If you regularly visit the dentist, then you have more than likely received a dental x-ray. Dental x-rays help dentists see diseases that could be lurking around the teeth and soft tissues of the mouth. They also are beneficial because they can help diagnose other dental problems early before they get worse. Here at Mountain Aire Dentistry, we like to use 3D cone beam CT imaging to get accurate and detailed scans so we can develop the best treatment plan for you. Keep reading to learn about the history of these scans and how they help us accurately diagnose and treat our patients!
The need of images of the mouth have been around since the beginning of dentistry. In 1895, x-rays were discovered by Wilhelm Roentgen, and they began using them in dentistry not long after. By 1903, the first dental x-ray lab was opened in the United States. However, it wasn’t until 1948 that panoramic radiography was used in the dentist office.
In 1990, dental tomography scanners were introduced, and it was in 2001 when cone beam CT scanners became available. The cone beam scanners became popular quickly because they rendered a 3D image of teeth, soft tissues and bone in a single scan, making dental issues easily noticeable.
Cone beam 3D imaging allows dentists to see clear, detailed, three dimensional images of your teeth, as well as the bones and soft tissues that surround them. It earned its name because the x-ray beam is literally in the shape of a cone, where traditional CT scans use fan shaped x-ray beams. This cone-shaped beam captures nearly 600 of “slices” of information about your mouth, and then advanced software assembles all of this information into three-dimensional views.
This type of dental x-ray has been revolutionary in dentistry. They are essential when looking for broken teeth, tooth decay and other various dental injuries,. These scans also aid in forming a treatment plan for the patients that need restorative dental care. According to radiologyinfo.com, a few things that this type of x-ray can look for and help a dentist see are:
Cone beam 3D imaging offers a focused beam that has better image quality. In addition, a single scan can show a wide range of angles that can be manipulated for a more well-rounded dental evaluation. They’re well liked for their ability to see the teeth and soft tissue all at once — and fast. Images from these scans immediately appear on a computer and can be moved around by the dentist (they can zoom in or out on an area of your mouth) so they can better see what is going on in the patient’s mouth.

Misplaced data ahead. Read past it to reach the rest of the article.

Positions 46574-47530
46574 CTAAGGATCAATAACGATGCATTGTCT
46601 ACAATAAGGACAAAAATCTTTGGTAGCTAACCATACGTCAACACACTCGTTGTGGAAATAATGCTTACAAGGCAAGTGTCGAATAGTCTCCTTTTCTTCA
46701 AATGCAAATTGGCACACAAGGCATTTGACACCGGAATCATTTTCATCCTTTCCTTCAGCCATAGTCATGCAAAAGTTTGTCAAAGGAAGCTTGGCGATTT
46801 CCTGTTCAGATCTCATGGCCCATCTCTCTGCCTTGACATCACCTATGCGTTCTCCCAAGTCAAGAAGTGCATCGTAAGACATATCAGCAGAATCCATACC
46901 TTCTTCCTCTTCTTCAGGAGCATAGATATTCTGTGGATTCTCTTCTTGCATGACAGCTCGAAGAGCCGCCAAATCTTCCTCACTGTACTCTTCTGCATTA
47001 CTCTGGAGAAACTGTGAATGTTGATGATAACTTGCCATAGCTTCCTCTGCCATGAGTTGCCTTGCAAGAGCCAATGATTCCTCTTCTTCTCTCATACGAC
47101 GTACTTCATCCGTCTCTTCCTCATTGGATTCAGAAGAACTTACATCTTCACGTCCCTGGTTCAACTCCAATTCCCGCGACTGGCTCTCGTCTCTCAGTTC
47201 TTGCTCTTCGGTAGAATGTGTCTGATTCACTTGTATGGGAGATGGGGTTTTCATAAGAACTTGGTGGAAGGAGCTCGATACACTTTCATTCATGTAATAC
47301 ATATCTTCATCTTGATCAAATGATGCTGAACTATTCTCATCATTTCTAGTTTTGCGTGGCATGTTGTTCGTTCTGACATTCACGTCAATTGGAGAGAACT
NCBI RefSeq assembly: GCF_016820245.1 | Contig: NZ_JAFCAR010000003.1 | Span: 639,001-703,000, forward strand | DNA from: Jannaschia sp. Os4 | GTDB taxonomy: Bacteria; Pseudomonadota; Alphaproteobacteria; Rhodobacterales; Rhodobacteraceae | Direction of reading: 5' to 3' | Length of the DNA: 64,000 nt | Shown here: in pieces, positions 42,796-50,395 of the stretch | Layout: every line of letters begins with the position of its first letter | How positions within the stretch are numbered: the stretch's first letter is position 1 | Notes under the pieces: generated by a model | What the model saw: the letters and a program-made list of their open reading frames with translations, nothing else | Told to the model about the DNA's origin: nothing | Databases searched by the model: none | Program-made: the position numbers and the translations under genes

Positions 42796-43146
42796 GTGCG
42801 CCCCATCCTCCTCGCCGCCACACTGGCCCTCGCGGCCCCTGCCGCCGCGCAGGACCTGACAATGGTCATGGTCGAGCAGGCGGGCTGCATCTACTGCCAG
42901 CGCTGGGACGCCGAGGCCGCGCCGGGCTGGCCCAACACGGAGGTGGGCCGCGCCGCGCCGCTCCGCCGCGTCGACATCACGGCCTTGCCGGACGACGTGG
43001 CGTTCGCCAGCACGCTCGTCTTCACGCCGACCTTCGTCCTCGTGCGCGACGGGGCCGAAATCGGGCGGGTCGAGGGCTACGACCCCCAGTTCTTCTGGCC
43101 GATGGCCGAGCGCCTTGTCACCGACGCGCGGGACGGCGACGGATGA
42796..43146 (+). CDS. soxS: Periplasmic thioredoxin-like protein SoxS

In addition, this scan emit 90% less radiation than traditional x-rays, which makes it a much safer option for all patients. That, along with their quickness and accuracy, make these scans the best option to detect dental problems early on and monitor a patient’s dental health.
The good news is that this doesn’t require any special preparation on the patient’s end. When you get to the dentist office, you might be asked to take off jewelry or other metal objects like glasses.
The radiation from dental cone beam imaging scans typically are lower than other CT exams. However dental cone beam exams can deliver for radiation than their conventional counterparts. While this isn’t as big of a risk for adults, it can be concerning for children. Concerns about radiation exposure are riskier for younger patients because they are sensitive to it and have a longer lifetime for negative side effects to develop, per the FDA. There is a slight chance of developing cancer from excessive exposure to radiation. However, the accurate diagnosing that these scans provide often outweigh negative risks.
At Mountain Aire Dentistry, Dr. Berry and our staff are committed to your oral health needs. We will use the latest digital technology to safely and identify any dental conditions you may be experiencing. From there, you will get a customized dental plan to get you back to smiling soon. Call our office today at (303) 731-7755 to schedule your next dental checkup. Come see the effectiveness of digital X-ray technology in practice!